I am interested to see how these concepts apply to Berryton United Methodist Church and the Great Plains Annual Conference. The engagement level of the current congregation today is evident to people who may visit the congregation for the first time. Engagement also makes a difference in how readily someone is to share with others about their experience with God and the local church. I am looking forward to more today and will be paying attention to how we can make progress in congregational engagement.
At one of my favorite coffee shops, I overheard a group of students say to the barista,
“We’re going to work here when we get old enough.”
I was struck by the power of this statement. The environment and culture is so enjoyable that someone would want to work there in the future. Not just be present or come from time to time, but commit time in the future to working to create the space for other people.
I hope to lead congregations with a similar culture. I hope that people don’t just come to worship or take part in ministry activities because it is nice or fills some niche in their life. I hope that people are so engaged by the the purpose and culture of the congregation that they want to help make space for others to share what they have experienced.
As I wrote yesterday, I overseeded my lawn this fall and have been pleased to see that some of the seeds have sprouted and are growing. Sometimes I wonder if it is worth spreading seed over the entire lawn. It seems as if the seed will not grow everywhere, so why should I bother with the time and cost of spreading over the entire lawn.
After reading the Parable of the Sower this week (see Planting Seeds – Part 1), I gained some helpful perspective. Across my yard, it is difficult for me to know exactly which places are ready to receive seed – it will fall correctly, get enough water, have soil that is ready, etc. There are preparation steps that I take to prepare the soil, however ultimately it is difficult for me to determine where the seed will grow. It is a faithful effort for me to spread seed across the entire yard, knowing that not all of it will sprout.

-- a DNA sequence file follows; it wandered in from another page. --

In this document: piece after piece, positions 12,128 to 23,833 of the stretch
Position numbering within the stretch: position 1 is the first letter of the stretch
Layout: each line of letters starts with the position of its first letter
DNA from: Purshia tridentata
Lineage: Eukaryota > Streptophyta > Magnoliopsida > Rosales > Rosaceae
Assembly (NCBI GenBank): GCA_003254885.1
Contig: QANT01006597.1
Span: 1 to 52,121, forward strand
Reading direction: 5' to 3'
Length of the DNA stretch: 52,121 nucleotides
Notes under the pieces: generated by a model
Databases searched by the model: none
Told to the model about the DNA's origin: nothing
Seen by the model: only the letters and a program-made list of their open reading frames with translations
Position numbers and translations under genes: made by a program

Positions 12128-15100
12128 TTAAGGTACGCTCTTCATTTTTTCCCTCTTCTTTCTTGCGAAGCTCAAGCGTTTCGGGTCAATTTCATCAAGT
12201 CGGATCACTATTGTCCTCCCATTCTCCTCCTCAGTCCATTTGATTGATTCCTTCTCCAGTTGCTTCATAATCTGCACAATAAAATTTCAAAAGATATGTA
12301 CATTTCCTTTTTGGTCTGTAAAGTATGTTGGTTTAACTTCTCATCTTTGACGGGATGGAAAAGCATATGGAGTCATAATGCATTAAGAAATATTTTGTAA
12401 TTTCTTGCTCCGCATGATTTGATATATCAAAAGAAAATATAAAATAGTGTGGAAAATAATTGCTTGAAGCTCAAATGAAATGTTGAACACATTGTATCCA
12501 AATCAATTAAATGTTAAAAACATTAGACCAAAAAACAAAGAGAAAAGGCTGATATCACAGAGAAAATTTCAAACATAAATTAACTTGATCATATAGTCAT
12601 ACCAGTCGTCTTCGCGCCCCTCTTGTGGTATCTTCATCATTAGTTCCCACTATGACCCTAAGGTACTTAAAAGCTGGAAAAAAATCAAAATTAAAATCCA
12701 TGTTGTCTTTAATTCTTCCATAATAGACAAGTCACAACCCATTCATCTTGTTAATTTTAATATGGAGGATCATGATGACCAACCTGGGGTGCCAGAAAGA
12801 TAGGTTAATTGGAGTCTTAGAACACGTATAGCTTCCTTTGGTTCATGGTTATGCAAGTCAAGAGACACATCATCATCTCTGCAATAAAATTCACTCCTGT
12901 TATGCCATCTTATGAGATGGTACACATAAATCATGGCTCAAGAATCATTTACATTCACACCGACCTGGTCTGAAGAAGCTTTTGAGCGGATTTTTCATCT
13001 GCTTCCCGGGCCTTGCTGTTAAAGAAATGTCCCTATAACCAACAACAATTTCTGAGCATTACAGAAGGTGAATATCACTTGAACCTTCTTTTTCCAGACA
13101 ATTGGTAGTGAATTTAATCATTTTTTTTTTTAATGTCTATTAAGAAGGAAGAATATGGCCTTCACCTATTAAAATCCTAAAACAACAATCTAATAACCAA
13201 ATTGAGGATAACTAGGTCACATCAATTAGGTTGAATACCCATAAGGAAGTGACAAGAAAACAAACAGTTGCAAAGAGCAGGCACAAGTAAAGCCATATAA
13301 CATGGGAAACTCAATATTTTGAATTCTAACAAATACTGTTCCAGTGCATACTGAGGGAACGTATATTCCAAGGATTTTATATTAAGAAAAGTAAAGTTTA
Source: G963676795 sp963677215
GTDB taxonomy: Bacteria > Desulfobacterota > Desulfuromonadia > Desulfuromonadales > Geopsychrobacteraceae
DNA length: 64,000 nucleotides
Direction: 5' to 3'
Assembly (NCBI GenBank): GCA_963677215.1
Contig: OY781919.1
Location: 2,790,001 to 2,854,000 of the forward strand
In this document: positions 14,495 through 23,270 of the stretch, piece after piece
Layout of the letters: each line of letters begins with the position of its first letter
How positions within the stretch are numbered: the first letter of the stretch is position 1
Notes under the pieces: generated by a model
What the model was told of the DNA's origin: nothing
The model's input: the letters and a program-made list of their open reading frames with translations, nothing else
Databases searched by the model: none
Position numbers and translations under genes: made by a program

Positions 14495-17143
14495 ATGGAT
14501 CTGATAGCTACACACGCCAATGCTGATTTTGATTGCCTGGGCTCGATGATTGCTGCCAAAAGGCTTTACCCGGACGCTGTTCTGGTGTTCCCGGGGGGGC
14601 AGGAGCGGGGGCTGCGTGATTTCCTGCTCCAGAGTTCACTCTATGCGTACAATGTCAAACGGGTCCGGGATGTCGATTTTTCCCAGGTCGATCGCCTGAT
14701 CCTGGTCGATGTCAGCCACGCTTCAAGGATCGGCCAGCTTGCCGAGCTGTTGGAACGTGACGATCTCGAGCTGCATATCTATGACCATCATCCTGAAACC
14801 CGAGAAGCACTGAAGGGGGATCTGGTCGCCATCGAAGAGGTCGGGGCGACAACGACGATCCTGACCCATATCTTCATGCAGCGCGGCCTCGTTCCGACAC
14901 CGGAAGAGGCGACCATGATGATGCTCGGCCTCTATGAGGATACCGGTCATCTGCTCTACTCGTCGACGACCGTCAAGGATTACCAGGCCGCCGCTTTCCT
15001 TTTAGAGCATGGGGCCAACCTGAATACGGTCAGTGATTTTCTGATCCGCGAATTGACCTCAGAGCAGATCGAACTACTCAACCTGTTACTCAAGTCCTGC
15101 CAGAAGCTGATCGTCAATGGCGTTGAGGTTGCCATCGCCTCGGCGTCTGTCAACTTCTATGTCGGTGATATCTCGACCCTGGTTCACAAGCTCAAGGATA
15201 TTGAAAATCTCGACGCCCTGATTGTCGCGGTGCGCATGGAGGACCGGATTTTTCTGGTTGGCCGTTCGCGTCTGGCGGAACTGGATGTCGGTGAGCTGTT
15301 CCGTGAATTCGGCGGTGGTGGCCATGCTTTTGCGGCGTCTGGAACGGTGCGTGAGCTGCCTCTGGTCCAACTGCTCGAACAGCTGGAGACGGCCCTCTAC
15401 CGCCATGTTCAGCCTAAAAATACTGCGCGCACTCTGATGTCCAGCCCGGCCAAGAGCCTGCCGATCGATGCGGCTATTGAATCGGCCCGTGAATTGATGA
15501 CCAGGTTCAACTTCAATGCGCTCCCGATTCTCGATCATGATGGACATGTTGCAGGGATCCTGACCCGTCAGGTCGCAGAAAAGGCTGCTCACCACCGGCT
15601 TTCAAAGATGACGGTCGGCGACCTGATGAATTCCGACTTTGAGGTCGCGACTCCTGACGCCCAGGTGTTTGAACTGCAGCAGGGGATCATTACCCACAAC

Likewise, it is worth my time in ministry to spread the seed of God‘s Word in places where I am not sure if it will take root and grow. It is impossible for me to tell who will respond to the gospel of Jesus Christ unless it has been given a chance to take hold in someone’s life. I feel that part of my responsibility as a pastor in the United Methodist Church is to spread the seed of God’s word in every area and by every means that I am able. The next step is to be attentive to where it has begun to take hold and continue to support, equip and sustain those persons in their journey of faith.
One of the things that I found to be most fascinating in the trip to LifeChurch.tv was that currently the content used for the internet campus is not live. While the content (video stream) is not live, the worship experience is live. Those who are there to worship together make the experience live, even though the content was recorded at a worship experience at an earlier time.
They had previously had live streaming from one of the physical campuses, but found that this did not allow for production for the internet campus to match what was happening in the video stream. It turns out that people do not care if the content is live, the experience is live and worship happens.
On October 15th, bloggers around the web will unite to put a single important issue on everyone’s mind – the environment. Every blogger will post about the environment in their own way and relating to their own topic. Our aim is to get everyone talking towards a better future.
I have registered this blog and am looking forward to participating in a few days. I will participate because:
I believe that caring for God’s environment is an important part of living as a disciple of Jesus Christ.
I believe that it is important to take part in conversations that are shaping culture.